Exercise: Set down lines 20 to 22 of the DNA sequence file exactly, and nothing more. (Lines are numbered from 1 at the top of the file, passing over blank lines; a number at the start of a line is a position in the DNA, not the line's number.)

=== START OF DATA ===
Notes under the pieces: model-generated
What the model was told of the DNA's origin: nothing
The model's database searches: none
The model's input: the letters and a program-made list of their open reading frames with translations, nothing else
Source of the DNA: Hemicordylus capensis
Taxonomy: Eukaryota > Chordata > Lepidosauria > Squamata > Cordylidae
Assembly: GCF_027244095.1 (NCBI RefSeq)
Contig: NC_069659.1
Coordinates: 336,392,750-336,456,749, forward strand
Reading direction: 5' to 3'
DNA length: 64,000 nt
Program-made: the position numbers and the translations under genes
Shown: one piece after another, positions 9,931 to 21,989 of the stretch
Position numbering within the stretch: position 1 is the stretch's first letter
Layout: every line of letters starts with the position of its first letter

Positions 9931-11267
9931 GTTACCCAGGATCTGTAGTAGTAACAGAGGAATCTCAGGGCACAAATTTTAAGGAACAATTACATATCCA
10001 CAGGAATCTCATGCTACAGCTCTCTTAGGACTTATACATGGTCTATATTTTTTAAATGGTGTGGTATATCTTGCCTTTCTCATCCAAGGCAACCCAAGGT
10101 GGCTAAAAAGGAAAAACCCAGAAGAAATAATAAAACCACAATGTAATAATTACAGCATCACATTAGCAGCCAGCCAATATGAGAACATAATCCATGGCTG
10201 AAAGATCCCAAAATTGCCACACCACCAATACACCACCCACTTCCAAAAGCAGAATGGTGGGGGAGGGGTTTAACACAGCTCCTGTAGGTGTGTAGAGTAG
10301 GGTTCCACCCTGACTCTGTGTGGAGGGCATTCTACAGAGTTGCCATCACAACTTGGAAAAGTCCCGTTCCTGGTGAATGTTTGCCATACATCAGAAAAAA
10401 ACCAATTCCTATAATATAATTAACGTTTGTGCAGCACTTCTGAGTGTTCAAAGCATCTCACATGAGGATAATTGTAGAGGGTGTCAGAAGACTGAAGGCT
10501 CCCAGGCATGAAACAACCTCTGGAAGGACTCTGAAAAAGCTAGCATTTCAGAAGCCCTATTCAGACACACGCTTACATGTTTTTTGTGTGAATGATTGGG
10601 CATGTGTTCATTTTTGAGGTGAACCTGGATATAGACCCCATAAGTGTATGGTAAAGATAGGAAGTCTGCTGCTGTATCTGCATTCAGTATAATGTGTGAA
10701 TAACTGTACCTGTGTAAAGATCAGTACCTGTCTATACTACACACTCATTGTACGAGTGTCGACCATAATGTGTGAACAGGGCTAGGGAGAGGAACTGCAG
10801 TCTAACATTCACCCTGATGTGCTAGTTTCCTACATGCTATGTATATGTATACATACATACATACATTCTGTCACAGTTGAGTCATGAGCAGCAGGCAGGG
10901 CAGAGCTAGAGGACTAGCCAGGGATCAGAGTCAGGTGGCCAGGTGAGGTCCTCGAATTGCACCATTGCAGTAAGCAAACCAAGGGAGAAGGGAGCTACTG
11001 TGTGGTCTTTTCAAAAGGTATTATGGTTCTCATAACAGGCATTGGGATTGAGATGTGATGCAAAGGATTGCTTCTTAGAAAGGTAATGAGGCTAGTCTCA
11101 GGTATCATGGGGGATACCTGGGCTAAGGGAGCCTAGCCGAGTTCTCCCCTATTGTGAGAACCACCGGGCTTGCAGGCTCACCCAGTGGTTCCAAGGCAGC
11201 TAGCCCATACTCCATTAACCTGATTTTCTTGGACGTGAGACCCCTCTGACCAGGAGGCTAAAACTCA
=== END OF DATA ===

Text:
10201 AAAGATCCCAAAATTGCCACACCACCAATACACCACCCACTTCCAAAAGCAGAATGGTGGGGGAGGGGTTTAACACAGCTCCTGTAGGTGTGTAGAGTAG
10301 GGTTCCACCCTGACTCTGTGTGGAGGGCATTCTACAGAGTTGCCATCACAACTTGGAAAAGTCCCGTTCCTGGTGAATGTTTGCCATACATCAGAAAAAA
10401 ACCAATTCCTATAATATAATTAACGTTTGTGCAGCACTTCTGAGTGTTCAAAGCATCTCACATGAGGATAATTGTAGAGGGTGTCAGAAGACTGAAGGCT